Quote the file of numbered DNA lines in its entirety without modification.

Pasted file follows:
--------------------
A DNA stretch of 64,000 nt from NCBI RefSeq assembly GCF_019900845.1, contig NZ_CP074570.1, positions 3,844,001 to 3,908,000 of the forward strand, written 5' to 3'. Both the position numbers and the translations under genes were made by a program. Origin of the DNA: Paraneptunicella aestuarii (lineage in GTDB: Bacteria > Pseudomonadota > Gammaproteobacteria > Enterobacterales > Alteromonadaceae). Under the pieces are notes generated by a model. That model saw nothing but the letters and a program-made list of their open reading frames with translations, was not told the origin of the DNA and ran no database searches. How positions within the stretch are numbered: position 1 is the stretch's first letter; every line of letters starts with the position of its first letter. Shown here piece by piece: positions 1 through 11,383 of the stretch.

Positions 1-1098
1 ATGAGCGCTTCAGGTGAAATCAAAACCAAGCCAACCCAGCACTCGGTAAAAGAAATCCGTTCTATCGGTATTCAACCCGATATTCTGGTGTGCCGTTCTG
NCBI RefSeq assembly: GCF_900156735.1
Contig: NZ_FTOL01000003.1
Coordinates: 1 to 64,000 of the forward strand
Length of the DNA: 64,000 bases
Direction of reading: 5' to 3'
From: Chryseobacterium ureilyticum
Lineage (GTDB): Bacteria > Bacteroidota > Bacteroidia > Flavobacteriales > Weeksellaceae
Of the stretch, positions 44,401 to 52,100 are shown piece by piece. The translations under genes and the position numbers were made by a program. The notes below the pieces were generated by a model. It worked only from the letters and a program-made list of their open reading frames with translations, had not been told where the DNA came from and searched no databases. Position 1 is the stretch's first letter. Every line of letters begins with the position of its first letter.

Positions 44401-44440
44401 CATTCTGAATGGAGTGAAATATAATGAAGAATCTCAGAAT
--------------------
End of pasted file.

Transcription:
A DNA stretch of 64,000 nt from NCBI RefSeq assembly GCF_019900845.1, contig NZ_CP074570.1, positions 3,844,001 to 3,908,000 of the forward strand, written 5' to 3'. Both the position numbers and the translations under genes were made by a program. Origin of the DNA: Paraneptunicella aestuarii (lineage in GTDB: Bacteria > Pseudomonadota > Gammaproteobacteria > Enterobacterales > Alteromonadaceae). Under the pieces are notes generated by a model. That model saw nothing but the letters and a program-made list of their open reading frames with translations, was not told the origin of the DNA and ran no database searches. How positions within the stretch are numbered: position 1 is the stretch's first letter; every line of letters starts with the position of its first letter. Shown here piece by piece: positions 1 through 11,383 of the stretch.

Positions 1-1098
1 ATGAGCGCTTCAGGTGAAATCAAAACCAAGCCAACCCAGCACTCGGTAAAAGAAATCCGTTCTATCGGTATTCAACCCGATATTCTGGTGTGCCGTTCTG
NCBI RefSeq assembly: GCF_900156735.1
Contig: NZ_FTOL01000003.1
Coordinates: 1 to 64,000 of the forward strand
Length of the DNA: 64,000 bases
Direction of reading: 5' to 3'
From: Chryseobacterium ureilyticum
Lineage (GTDB): Bacteria > Bacteroidota > Bacteroidia > Flavobacteriales > Weeksellaceae
Of the stretch, positions 44,401 to 52,100 are shown piece by piece. The translations under genes and the position numbers were made by a program. The notes below the pieces were generated by a model. It worked only from the letters and a program-made list of their open reading frames with translations, had not been told where the DNA came from and searched no databases. Position 1 is the stretch's first letter. Every line of letters begins with the position of its first letter.

Positions 44401-44440
44401 CATTCTGAATGGAGTGAAATATAATGAAGAATCTCAGAAT